Isn’t It Time You Were Working on Climate Already?

My face when I first heard the Thwaites news πŸ˜±πŸ™€

I rang in last new year with a post, “The First Climate Decade“, that included this line: “Contrarian though the position sounds – barring a not-unforeseeable rapid ice-sheet collapse scenario – NYC is relatively well-positioned among major US cities from a climate standpoint, at least for ~the rest of this century.”

Unfortunately, with the release of the recent report from the International Thwaites Glacier Collaboration – covered here not too sensationally in Rolling Stone by Jeff Goodell, whose journalistic work on sea-level rise I’ve pointed to in the past – the unfolding in the next decade of that not-unforeseeable scenario has now grown much more imaginable. Hyperbolic though this may sound, this news is easily the most unsettling I’ve heard in years, and if you’re inclined to think that’s only because I live in a low-lying coastal metropolis, just consider what the simultaneous disruption/inundation over the course of potentially only a few years (Note: there is huge uncertainty about when/if/how/and over what time horizon the Thwaites Glacier might collapse, and what the knock-on consequences of such a collapse might be for the West Antarctic Ice Sheet, and thus for global sea levels, nor would I pretend to understand the underlying science here well) would look like relative to our current global supply chain issues.

Lots of people have been talking about (and praising) Don’t Look Up. I thought the movie was bad, but hope it inspires people to take climate action. I tweeted my take in a nutshell, but to offer a little more depth, here’s what I had to say in a text exchange with a friend on the subject:

I think by choosing a comet strike, which is something that could actually happen, they muddied the metaphorical waters. Further, while human (and corporate) agency is involved in the origins of climate crisis, comets are naturally occurring celestial bodies. Basically, they gave the fossil fuel industry a free pass, while shifting the blame/demonization to big tech (in line w/current priorities in DC) in the form of the sociopath CEO. They also elide the entire global climate movement in favor of a few heroic technocrats and scientists. These choices in turn undercut the satire’s effectiveness in my view.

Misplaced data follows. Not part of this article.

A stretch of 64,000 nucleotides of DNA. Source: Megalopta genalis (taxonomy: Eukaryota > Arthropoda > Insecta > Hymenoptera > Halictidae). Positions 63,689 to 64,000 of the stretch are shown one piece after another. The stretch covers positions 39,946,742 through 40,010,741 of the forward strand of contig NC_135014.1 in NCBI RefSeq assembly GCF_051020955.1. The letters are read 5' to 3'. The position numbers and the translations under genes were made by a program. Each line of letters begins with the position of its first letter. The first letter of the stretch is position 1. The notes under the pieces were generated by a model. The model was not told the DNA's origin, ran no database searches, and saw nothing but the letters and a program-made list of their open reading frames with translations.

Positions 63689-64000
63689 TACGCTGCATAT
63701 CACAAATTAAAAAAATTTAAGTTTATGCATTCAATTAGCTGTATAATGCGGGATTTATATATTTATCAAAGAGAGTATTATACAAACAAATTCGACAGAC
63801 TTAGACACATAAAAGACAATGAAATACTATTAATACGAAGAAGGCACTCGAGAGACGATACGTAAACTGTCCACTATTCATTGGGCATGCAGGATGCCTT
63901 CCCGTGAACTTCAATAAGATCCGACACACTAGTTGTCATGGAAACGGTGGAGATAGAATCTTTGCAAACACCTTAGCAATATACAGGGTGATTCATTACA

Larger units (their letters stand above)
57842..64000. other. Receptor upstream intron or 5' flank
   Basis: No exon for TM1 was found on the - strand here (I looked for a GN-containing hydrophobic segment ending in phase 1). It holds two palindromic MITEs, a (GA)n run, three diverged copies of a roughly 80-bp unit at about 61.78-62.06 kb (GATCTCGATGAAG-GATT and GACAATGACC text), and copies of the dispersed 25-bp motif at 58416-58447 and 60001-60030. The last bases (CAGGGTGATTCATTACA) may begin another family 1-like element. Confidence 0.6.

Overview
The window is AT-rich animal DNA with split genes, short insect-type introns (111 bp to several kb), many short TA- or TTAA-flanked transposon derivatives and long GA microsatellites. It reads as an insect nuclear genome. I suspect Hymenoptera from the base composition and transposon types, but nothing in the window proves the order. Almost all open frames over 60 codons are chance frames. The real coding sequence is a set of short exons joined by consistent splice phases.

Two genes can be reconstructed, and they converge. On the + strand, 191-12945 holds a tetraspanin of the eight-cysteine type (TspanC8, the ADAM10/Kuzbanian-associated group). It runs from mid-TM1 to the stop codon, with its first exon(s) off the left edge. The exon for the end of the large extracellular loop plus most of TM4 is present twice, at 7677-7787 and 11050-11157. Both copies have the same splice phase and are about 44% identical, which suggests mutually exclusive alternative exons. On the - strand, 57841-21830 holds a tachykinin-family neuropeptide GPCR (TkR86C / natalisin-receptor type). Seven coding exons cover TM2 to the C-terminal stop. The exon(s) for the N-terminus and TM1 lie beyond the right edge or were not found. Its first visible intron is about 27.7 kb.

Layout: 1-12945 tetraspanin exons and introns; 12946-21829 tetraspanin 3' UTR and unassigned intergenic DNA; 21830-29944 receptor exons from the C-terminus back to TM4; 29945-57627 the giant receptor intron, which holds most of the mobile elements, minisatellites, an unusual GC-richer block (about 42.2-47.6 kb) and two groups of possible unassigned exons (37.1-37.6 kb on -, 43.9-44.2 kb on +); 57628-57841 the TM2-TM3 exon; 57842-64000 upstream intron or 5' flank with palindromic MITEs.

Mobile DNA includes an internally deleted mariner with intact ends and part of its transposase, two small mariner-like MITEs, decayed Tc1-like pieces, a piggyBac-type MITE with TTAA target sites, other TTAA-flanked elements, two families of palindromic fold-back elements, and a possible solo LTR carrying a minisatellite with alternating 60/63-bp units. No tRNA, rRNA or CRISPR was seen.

Speaking of tweets, and in view of the Thwaites news, I believe it’s a matter of when, not if, New York City comes to terms with the obvious and converts the entire low-lying extent of the West Side Highway and FDR Drive into a sea wall/beautiful berm park, and I hope that when the conversion happens, it is not executed in a panic; the berm park option is chosen and offers a beautiful amenity for all New Yorkers/Manhattanites; and that we understand that these sorts of mega-projects can also strike a blow for rewilding, against car culture, and in favor with a more rooted and less consumerist way of being. I could go on, but I believe that the current dynamics of rapidly and radically escalating climate crisis are such that we have to look to muddle through as rapidly as we can, even in view of all the contradictions, hypocrisies, and complexities embedded in attempting to avert worst-case-type scenarios given our historical realities and current global political economy.

So, finally, coming to the title of this post, I believe – a third and final time for now – that we’ve now crossed over from a time when working to address climate crisis was a rather marginal activity (the type of thing people patted you on the back for, bless your heart), to a time (say last year) when a growing number of smart, ambitious people were proactively choosing to work on climate given the urgency, to a time (now, today, happy new year! And welcome to 2022) when it is increasingly becoming necessary for people who 1) enjoy the luxury of some amount of choice in their work/about their personal financial situation; 2) are not already doing work that relates to a core human/societal need (eg, birth work, being an ER doc, keeping the MTA running, working for the DSNY); and 3) have a conscience to ask themselves, if they’re not already working to address climate crisis: Why not? And when, and how soon, can I start?

One case in point, the organizing work I’ve been engaged in around climate policy in NYC would be a hell of a lot easier if more people gave a shit, got informed, and got involved. But that’s just the tip of the melting iceberg, so if you’re reading this, and asking yourself: When? And why not? I encourage you, grapple with the question, dive deep, and then get started already, and feel free to reach out if you like. I’m always happy to be a resource.

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